"The Gibbs Prize ordinarily goes to just one author each year, but the Editorial Board found both of these studies to be both methodologically strong and highly relevant to current issues." - Amita Vyas, WHI Editor-in-Chief
Gibbs Leadership Prize: Best Manuscripts of 2017 in Women's Health Issues
The Editorial Board of Women's Health Issues is pleased to announce that the Charles E. Gibbs Leadership Prize for the best papers published in Women's Health Issues in 2017 (Volume 27) has been awarded to two authors: Soumitra S. Bhuyan, PhD, MPH, an Assistant Professor in the Division of Health Systems Management and Policy at the University of Memphis School of Public Health, and Maeve Ellen Wallace, PhD, a Research Assistant Professor in the Department of Global Community Health and Behavioral Sciences at Tulane University School of Public Health and Tropical Medicine.
Bhuyan's manuscript, “Does Cost-Related Medication Nonadherence among Cardiovascular Disease Patients Vary by Gender? Evidence from a Nationally Representative Sample,” was co-authored by Olayinka Shiyanbola, PhD, BPharm, Satish Kedia, PhD, Aastha Chandak, BTech, Yang Wang, PhD, Oluwaseyi O. Isehunwa, MBChB, MPH, Nnamdi Anunobi, MBBS, Ikenna Ebuenyi, MBBS, MPH, Pallav Deka, RN, PhD (C), SangNam Ahn, PhD, MPSA, and Cyril F. Chang, PhD. It was published in Women's Health Issues Volume 27, Issue 1 (January/February 2017).
In this study, Bhuyan and his colleagues used 2011-2014 data from the National Health Interview Survey to examine cost-related medication nonadherence among women and men with cardiovascular disease who had used a prescription medication in the last 12 months. The outcome measure was a composite of cost-related medication nonadherence if any of the following were reported: skipped medication doses to save money, took less medication to save money, and delayed prescription filling to save money. The study found that women were significantly more likely than men to report any of the types of cost-related nonadherence in the composite score. They also report that among all CVD patients, having no insurance, being in a poorer health, and being a current smoker were associated with cost-related nonadherence. The authors call for more support and closer monitoring of cost-related medication nonadherence for disadvantaged groups, especially women with limited resources.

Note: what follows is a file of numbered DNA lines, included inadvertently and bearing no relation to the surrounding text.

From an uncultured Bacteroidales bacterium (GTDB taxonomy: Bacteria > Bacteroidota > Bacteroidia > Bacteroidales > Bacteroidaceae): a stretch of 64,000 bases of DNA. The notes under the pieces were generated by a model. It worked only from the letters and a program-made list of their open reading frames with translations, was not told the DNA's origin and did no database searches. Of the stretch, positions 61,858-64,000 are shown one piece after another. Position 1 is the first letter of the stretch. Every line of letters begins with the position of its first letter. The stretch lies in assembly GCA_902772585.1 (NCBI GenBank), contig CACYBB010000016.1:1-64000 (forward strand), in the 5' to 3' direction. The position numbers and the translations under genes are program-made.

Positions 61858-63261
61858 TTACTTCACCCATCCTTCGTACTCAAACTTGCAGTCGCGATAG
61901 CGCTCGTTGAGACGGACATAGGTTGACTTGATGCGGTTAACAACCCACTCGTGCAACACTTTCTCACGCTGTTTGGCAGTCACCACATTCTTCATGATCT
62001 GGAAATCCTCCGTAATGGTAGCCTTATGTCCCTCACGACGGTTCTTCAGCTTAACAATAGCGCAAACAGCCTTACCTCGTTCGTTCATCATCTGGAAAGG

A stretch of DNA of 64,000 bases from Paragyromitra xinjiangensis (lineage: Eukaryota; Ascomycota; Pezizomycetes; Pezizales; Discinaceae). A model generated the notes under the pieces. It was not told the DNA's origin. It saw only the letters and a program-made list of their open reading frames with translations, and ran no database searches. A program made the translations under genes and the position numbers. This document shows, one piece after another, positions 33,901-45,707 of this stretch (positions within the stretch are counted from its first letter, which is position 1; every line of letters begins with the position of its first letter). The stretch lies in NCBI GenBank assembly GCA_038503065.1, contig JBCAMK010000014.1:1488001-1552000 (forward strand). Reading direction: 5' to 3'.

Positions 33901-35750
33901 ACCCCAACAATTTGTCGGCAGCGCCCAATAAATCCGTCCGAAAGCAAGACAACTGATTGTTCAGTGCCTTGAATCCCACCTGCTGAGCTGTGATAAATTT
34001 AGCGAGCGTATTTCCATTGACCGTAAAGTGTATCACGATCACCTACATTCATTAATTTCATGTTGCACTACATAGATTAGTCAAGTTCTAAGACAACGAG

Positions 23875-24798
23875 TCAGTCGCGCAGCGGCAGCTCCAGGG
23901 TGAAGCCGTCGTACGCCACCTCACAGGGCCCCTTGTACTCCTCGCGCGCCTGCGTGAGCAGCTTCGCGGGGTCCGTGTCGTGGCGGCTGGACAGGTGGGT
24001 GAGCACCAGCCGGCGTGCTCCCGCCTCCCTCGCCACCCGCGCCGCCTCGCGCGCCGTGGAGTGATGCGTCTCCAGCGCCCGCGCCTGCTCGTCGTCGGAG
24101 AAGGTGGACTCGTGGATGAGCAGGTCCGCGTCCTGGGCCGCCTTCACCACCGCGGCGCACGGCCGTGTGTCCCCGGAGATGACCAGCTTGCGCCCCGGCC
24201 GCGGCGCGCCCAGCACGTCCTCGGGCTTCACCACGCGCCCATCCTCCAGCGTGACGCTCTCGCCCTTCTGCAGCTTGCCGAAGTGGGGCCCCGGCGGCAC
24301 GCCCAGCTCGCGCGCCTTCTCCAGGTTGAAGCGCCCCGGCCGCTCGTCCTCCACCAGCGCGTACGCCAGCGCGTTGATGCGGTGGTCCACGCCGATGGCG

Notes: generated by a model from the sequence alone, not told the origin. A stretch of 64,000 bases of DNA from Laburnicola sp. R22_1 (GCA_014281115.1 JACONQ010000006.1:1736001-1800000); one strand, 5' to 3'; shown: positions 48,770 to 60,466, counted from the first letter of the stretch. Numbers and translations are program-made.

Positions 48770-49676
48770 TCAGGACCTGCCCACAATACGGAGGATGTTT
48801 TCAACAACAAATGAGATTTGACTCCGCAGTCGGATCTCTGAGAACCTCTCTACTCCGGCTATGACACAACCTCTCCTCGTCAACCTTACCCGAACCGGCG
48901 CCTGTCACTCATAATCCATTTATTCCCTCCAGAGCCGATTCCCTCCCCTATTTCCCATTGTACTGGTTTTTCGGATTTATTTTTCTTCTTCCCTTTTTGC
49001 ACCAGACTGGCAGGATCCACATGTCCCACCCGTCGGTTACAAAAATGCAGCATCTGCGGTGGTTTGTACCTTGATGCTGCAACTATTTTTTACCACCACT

Wallace's manuscript, “The Status of Women's Reproductive Rights and Adverse Birth Outcomes,” was co-authored by Melissa Goldin Evans, MsPH, and Katherine Theall, PhD, and published in Women's Health Issues Volume 27, Issue 2 (March/April 2017).
This study focused on the relationship between state laws that affect women and girls' access to comprehensive reproductive-health services and two adverse birth outcomes, preterm birth and low birthweight. Wallace and her colleagues developed a reproductive-rights composite index involving six policies that address access to abortion, eligibility for Medicaid family planning services, and sex education in schools, and scored each state based on the policies that were in effect in 2011. After adjusting for several factors that can affect birth outcomes, the authors found that women in states in the lowest tertile for reproductive rights had greater odds of preterm birth and low birthweight in the following year when compared to women in states in the highest tertile. “States that support and promote women's abilities and resources to make reproductive decisions for themselves and their families have healthier maternal and child populations,” the authors report.
The Charles E. Gibbs Leadership Prize is awarded annually to recognize excellence in research on women's health care or policy. Priority is given to manuscripts that report the results of original research and that improve understanding of an important women's health issue. Members of the staff and Editorial Board of Women's Health Issues are not eligible.
“The Gibbs Prize ordinarily goes to just one author each year, but the Editorial Board found both of these studies to be both methodologically strong and highly relevant to current issues,” said Amita Vyas, Editor-in-Chief of Women' Health Issues. “We congratulate Soumitra Bhuyan, Maeve Wallace, and their colleagues on their excellent work.”
Previous winners of the Gibbs Prize include:
Aimee Kroll-Desrosiers, MS (2016)
Miao Jiang, PhD (2015)
Hailee K. Dunn, MPH (2014)
Cynthia LeardMann, MPH (2013)
Nathan L. Hale, PhD (2012)
Jacqueline L. Angel, PhD (2011)
Diana Greene Foster, PhD (2010)
Paula Lantz, PhD (2009)
Sherry Glied, PhD (2008)
Richard C. Lindrooth, PhD (2007)
Joan S. Tucker, PhD (2006)
JiWon R. Lee, MS, RD, MPH (2005)
Dawn M. Upchurch, PhD (2004)
Sherry L. Grace, PhD (2003)
Sarah Hudson Scholle, DrPH (2002)
Sandra K. Pope, PhD (2001)
Ilene Hyman, PhD (2000)
Usha Sambamaoorthi, PhD (1999)
Claire Murphy, MD (1997)
Barbara A. Bartman, MD, MPH (1996)
Women’s Health Issues is the official journal of the Jacobs Institute of Women’s Health, which is based in the Department of Health Policy and Management at Milken Institute School of Public Health (Milken Institute SPH) at the George Washington University.
The Charles E. Gibbs Leadership Prize was established to honor the founding President of the Board of Governors of the Jacobs Institute of Women Health. Charles E. Gibbs, MD (1923–2000) was a Fellow of the American Congress of Obstetricians and Gynecologists (ACOG) and past chair of ACOG's Committee on Health Care for Underserved Women, the Task Force on the Voluntary Review of Quality of Care, the Health Care Commission, and the Task Force on Maternal Health Policy. Dr. Gibbs served on the Jacobs Institute of Women Health Board of Governors from 1990–1999 and was instrumental in shaping the Institute's mission and structure.